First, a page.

Enjoy Turtles and Tortoises in the Wild. Never keep wild turtles or tortoises as pets or buy them from a pet store. The trade in reptiles as pets is responsible for tremendous animal suffering and serious damage to turtle and tortoise populations. Learn to enjoy these animals by observing them in their natural habitat, where they belong. If turtles or tortoises live in your yard, why not keep them happy by building a pond and by landscaping with plants that provide protection and food? Edible plants such as tropical hibiscus, dandelion, geraniums, and Chinese lantern can be quite appetizing.  (Make sure that your plants are free of pesticide and herbicide residue.) Piles of leaves, vines, and downed trees make perfect hiding places.

Do Not Disturb. Steer clear of the beach at night during the summer. Your presence will frighten nesting sea turtles back into the sea, preventing them from laying eggs and jeopardizing any eggs they have laid. Click here for information about what to do if you find a sea turtle that you think may be in trouble.

Turn Out the Lights. Do not shine bright lights on the beach at night. Oppose coastal development such as condominiums, houses, resorts, and hotels; they tend to expose beaches to excessive artificial lighting, which discourages female turtles from approaching the beach to lay eggs. The light also draws hatchlings away from the ocean, disorients them, and exposes them to predation and deadly dehydration.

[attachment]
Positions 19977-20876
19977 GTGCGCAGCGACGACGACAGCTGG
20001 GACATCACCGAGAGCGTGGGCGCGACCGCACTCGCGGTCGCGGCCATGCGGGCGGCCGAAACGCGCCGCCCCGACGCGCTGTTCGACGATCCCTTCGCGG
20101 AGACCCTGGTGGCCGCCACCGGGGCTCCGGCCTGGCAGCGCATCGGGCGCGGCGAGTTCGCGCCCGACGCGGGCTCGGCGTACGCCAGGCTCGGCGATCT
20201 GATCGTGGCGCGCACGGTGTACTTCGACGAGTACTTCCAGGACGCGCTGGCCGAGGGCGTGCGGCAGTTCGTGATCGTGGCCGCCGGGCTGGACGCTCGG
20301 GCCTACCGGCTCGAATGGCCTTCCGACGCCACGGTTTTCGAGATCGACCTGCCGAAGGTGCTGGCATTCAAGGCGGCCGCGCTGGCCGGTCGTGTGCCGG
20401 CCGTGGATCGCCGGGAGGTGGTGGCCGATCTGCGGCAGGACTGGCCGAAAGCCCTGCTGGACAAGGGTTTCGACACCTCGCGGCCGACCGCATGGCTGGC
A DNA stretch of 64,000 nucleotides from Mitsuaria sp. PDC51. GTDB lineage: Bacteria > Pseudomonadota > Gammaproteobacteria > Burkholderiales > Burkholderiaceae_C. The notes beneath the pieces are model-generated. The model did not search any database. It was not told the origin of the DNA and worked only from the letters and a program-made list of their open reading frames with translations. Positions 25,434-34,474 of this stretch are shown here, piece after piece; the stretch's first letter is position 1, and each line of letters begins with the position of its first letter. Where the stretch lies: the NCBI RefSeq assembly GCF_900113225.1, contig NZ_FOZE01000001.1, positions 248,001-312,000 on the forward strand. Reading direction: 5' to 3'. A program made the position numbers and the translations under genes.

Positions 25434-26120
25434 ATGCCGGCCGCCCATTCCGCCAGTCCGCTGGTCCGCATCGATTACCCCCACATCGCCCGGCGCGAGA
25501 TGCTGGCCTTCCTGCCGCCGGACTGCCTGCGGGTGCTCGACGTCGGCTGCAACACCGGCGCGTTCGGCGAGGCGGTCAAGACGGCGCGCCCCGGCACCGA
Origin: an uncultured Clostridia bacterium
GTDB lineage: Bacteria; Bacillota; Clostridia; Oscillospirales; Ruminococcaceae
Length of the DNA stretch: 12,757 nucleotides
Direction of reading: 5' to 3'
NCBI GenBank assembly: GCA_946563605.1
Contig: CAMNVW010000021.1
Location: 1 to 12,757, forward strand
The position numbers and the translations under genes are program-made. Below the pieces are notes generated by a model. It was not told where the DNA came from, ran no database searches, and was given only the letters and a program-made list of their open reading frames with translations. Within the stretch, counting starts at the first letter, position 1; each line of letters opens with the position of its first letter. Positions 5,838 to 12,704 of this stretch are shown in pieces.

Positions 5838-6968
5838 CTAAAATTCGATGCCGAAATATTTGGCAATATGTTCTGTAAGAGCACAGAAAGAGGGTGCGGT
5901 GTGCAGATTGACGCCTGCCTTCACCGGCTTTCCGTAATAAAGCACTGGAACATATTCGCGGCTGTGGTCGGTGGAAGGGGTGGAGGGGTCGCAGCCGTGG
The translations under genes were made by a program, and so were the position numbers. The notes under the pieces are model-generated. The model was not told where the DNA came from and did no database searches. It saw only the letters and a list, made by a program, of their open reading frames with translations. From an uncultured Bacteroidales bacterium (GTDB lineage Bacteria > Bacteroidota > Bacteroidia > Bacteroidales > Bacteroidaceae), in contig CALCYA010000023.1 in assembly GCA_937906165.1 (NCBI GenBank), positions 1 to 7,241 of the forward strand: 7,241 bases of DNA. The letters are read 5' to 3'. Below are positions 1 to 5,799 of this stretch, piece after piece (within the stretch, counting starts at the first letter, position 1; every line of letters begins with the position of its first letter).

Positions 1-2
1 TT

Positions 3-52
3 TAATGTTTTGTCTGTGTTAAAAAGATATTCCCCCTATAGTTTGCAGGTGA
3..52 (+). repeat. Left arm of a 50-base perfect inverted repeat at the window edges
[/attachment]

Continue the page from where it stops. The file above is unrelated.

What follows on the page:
Report Crimes. Tell local authorities if you see any person harassing or poaching a sea turtle, her eggs, hatchlings, or nests — or those of any other endangered turtles and tortoises. These activities are violations of U.S. state and federal laws.


See What You Can Do. Several groups are involved in research, conservation, and advocacy work to protect turtles and tortoises. Join one of these groups to stay informed. (See the off-site links below for just a few.)

Spread the Word. Educate others about the importance of protecting turtles and tortoises from commercial exploitation and abuse in your community and throughout the world. Be a voice for turtles.

Exclusive Interview on 60 minutes with Mike Williams



BP Oil Rig Survivor: ‘All the things they told us could never happen… happened.’

For those of you who missed 60 minutes the other day………..